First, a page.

Category: Ubuntu

Tutorial on how to Install Apache, Subversion and Trac with Virtual Hosting suppor in Ubuntu Linux

We recently had to setup Apache, Subversion and Trac all within a virtual hosting environment for one of our Clients to be able to develop easily and effictively among team members. They wanted to use multiple domain names for separate projects. Made sense to us, so we started looking for instructions on setting this up.

We wanted to setup LigHTTPD, however it’s not nearly as easy because of no svn-dav module available, so we stuck with Apache 2 for now.

We found a howto on doing this, however there were a few vital steps and explanations missing so we’ve re-written it in hopes it will help others the trouble of searching to find this information.

So, lets move on to the tutorial shall we.

First install the required packages on your system. We started with a clean Ubuntu JEOS 8.0.4 Install on our server.

# sudo aptitude install enscript libapache2-mod-python python-docutils trac db4.3-util libapache2-svn subversion-tools

Now create a virtual host for your SVN container.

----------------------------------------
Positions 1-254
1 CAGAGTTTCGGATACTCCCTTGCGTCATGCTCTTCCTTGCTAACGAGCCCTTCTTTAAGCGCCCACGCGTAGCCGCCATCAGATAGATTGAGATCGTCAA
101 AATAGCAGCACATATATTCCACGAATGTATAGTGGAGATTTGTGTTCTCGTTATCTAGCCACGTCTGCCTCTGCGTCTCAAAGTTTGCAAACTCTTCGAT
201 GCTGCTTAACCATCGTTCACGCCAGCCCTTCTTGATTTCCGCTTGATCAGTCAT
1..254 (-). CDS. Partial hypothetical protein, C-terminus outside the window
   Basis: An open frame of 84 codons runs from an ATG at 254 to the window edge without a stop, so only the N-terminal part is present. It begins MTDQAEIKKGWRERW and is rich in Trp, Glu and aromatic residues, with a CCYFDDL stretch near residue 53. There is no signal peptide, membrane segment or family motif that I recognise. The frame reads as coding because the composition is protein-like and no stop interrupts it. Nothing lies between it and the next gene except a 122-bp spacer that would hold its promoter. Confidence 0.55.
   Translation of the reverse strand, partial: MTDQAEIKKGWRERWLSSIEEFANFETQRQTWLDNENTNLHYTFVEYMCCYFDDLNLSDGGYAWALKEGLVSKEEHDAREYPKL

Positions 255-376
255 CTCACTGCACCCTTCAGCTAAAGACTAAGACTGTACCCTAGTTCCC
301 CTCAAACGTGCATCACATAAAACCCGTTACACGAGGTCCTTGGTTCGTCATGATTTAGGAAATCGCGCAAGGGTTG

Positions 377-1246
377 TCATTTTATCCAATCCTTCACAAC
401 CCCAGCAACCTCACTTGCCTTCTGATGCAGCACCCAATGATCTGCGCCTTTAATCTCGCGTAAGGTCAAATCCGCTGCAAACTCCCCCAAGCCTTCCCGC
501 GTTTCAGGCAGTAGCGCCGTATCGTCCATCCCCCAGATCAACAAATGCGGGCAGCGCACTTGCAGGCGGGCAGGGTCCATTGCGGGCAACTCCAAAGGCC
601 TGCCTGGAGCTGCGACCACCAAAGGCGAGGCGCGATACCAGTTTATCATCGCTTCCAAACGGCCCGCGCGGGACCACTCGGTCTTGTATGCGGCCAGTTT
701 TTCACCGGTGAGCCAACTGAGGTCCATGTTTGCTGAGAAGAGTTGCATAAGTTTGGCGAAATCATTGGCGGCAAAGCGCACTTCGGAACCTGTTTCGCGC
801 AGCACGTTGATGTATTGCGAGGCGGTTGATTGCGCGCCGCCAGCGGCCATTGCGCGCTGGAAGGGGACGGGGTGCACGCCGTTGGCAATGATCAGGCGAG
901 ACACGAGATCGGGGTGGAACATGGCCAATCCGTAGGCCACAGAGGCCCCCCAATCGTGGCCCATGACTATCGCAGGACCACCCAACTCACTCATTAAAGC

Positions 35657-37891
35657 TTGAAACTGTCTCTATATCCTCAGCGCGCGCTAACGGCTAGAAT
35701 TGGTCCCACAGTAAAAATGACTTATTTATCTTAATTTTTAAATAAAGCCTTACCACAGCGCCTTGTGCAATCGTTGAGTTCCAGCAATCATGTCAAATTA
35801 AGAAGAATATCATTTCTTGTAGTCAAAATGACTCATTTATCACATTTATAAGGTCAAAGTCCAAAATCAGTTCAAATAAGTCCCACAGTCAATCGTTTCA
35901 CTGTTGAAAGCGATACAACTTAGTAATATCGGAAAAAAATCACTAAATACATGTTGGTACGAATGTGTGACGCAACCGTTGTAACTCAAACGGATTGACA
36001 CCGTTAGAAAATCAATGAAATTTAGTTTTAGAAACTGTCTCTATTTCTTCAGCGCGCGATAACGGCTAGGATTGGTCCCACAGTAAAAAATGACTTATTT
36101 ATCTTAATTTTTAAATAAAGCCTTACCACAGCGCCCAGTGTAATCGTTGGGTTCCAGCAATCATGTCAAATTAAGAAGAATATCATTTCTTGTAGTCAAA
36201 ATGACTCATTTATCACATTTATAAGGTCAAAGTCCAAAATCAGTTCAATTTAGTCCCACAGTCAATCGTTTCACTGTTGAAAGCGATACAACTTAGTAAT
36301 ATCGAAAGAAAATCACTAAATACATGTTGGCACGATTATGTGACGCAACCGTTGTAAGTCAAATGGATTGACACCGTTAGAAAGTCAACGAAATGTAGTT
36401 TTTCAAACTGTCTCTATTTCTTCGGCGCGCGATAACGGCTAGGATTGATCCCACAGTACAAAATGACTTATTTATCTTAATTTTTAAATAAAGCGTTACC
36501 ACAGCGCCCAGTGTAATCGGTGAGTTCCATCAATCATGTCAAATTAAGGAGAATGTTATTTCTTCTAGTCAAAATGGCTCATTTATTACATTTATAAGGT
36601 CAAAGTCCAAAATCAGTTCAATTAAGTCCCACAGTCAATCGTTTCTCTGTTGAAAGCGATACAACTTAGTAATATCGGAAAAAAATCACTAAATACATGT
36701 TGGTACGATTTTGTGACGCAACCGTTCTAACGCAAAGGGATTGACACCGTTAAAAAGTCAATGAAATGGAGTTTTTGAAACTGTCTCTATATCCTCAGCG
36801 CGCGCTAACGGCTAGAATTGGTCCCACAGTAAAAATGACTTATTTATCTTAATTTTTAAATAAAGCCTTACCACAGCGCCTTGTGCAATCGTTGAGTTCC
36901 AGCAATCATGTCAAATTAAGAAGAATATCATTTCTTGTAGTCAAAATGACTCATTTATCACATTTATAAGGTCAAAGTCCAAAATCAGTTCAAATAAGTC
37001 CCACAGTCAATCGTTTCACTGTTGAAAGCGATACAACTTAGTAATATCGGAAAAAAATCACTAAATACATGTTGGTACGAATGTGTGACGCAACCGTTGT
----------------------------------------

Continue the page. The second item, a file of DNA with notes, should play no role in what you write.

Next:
# mkdir -p /var/local/svn/

Now create a development group, and add the web user to it.

# addgroup svngroup; adduser www-data svngroup

Now Add a user to the system and add them to that group

# adduser username
# passwd username

Now add that user to the group required for SVN

# adduser username svngroup

Now setup the permissions for your SVN site.

# chmod 2770 /var/local/svn/

Now setup the repo as you normally would

# svnadmin create /var/local/svn/

Remove the current password file. We’re using HTTPS (or HTTP) instead of SVNSERVE so no need for it.

# rm /var/local/svn/
# touch /var/local/svn/

Allow your group to write to the repo

# chmod -R g+w www-data:svngroup /var/local/svn/

Now set the repo access permissions.

# nano /var/local/svn/

It should look something similar to the following. If in doubt, refer to the Path-Based Auth section of Subversion.


svngroup = username1,username2,username2

@svngroup = rw

Now, create a log directory within apache for your development site.

# mkdir /var/log/apache2/

Now create your virtual host.

# nano /etc/apache2/sites-available/

Copy the following in, editing to suit your environment. Note we’re using a self signed certificate, you can change this to a properly signed one if you have it.

<VirtualHost [server’s IP address]:443>
<Location />
DAV svn
AuthType Basic
AuthName “”
AuthUserFile /var/local/svn/
AuthzSVNAccessFile /var/local/svn/
SVNPath /var/local/svn/
Require valid-user
CustomLog /var/log/apache2/ combined
ErrorLog /var/log/apache2/
SSLEngine on
SSLCertificateFile /etc/ssl/certs/selfsigned.pem